"If "Less is More" then
Even Less is Even More."
Loving County Seat, West Texas
State Hwy 302 (off 285)
21 miles NE of Pecos
38 miles W of Kermit
94 miles W of Odessa
2 miles NE of ghost town Porterville
Population: Estimated 50
Texas Area Hotels
marker is just a preview of things to come
"Entering Loving County"
Photo by James
Town that makes Archer
City look like Mexico City
Mentone has become famous for its lack of people. Besides no newspaper,
no grocery, no doctor and no school children (they do have a school,
but its been closed since the 70s), they also have to haul in drinking
water. They even rely on nearby Kermit or Pecos for the use of their
cemeteries. People have been buried in Loving County, but their graves
are only of interest to archeologists.
lone café in Mentone
in Downtown Mentone!
or The Loneliness of the Long Distance Roadrunner
There is a Loving County Courthouse and a Loving County/Mentone post
office. There may or may not be a café. It's hard to tell if it's
Our visit occurred on a Sunday morning, which traditionally is
a slow day for Mentone. We were following a roadrunner down the main
street (observing all traffic laws), hoping he/she would pause so
we could photograph him/ her. There was a snake in his/her mouth,
but this is not unusual. Especially in Mentone. The roadrunner was
avoiding us and was still trying to keep his/her grip on the snake
when it (the roadrunner) collided with a rabbit. Evidently the rabbit
was so shocked at seeing humans that he/she froze and the preoccupied
roadrunner almost impaled him/her with his/her beak. The rabbit quickly
came to his/her senses and resumed normal rabbit activity in Sunday
Church - The oldest
building in Loving County
Photo courtesy Richard Berger, April 2004
Rick Vanderpool reported that when he visited Mentone (one always
remember's one's visit to Mentone) he spotted a coyote three blocks
from the courthouse (Mentone City Limits) at 2:37 in the afternoon.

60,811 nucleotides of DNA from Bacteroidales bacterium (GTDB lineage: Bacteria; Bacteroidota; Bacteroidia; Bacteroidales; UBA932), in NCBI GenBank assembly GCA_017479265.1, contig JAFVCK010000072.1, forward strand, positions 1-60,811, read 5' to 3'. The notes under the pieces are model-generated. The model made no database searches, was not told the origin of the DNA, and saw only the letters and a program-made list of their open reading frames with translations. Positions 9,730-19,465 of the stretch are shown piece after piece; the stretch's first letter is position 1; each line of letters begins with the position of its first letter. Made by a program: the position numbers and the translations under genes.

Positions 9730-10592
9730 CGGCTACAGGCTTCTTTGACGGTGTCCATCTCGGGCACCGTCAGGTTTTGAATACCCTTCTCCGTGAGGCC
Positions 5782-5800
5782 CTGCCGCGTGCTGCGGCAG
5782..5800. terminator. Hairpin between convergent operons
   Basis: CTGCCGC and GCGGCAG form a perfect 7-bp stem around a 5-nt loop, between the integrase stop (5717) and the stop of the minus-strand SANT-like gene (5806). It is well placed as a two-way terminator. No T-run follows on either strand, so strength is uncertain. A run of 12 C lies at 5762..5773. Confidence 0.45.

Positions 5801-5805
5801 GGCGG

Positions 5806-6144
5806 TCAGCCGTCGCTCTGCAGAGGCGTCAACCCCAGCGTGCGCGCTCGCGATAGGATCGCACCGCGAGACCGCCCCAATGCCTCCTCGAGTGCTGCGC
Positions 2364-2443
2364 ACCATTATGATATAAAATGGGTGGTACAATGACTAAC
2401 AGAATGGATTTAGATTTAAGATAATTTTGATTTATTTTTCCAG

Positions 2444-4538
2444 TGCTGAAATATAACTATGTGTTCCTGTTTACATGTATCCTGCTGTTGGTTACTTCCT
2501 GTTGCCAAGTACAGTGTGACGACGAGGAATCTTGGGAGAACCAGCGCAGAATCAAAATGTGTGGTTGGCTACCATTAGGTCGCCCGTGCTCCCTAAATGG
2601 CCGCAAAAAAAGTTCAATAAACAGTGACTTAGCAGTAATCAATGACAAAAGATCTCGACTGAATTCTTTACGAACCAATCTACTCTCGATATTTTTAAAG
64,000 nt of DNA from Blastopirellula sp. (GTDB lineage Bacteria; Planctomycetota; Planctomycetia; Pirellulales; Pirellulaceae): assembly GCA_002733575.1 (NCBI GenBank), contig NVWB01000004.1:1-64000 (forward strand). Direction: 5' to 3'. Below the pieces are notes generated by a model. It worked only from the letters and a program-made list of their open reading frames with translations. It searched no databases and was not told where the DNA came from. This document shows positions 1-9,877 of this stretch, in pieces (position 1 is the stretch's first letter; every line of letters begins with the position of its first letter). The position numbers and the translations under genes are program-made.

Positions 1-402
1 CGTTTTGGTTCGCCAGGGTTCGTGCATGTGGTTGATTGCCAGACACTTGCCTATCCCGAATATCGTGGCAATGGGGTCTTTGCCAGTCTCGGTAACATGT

The coyote was probably leaving town after a messy divorce. Where's
Marlin Perkins when we really need him?
out and touch someone - anyone!
Mentone Dialtone or When the phone doesn't ring, it's probably
a wrong number.
We had heard a rumor that the last quarter removed from the Mentone
phone was bronze. There had been an AP story a few years ago about
a decision to remove this Loving County lifeline. It bothered us to
the point that we swore if we were ever one hundred miles from Mentone;
we would check it out. We were, we did, and we are glad it's there.
town so nice they incorporated twice
Mentone also has the distinction of being the only county in Texas
that was incorporated twice. It seems that they got behind in their
taxes back a long time ago and Winkler County held the deeds to the
6 or 8 ranches until things were put straight.
Mentone turns down government money they would get from revenue sharing
(but they're nice about it).
Mentone Post Office
former Mentone Post Office
story is that Mentone was named after Menton, France. Since Menton
is on the French Riviera, it's doubtful that a homesick Frenchman
was reminded of his hometown, but then again, that's the story. Don't
look for a Sister City relationship anytime soon.
Ray Miller's excellent Eyes of Texas Travel Guide in 1981 had a photo
of a calendar that hung in the Mentone Service Station. It showed
a view of Menton, France. We'd love to hear the story of how the calendar
came to be there.
10 Slogans for Mentone, Texas >
"Innnocents" Rare in 1950's Mentone
My parents and I moved to Mentone around 1945 and left in 1959.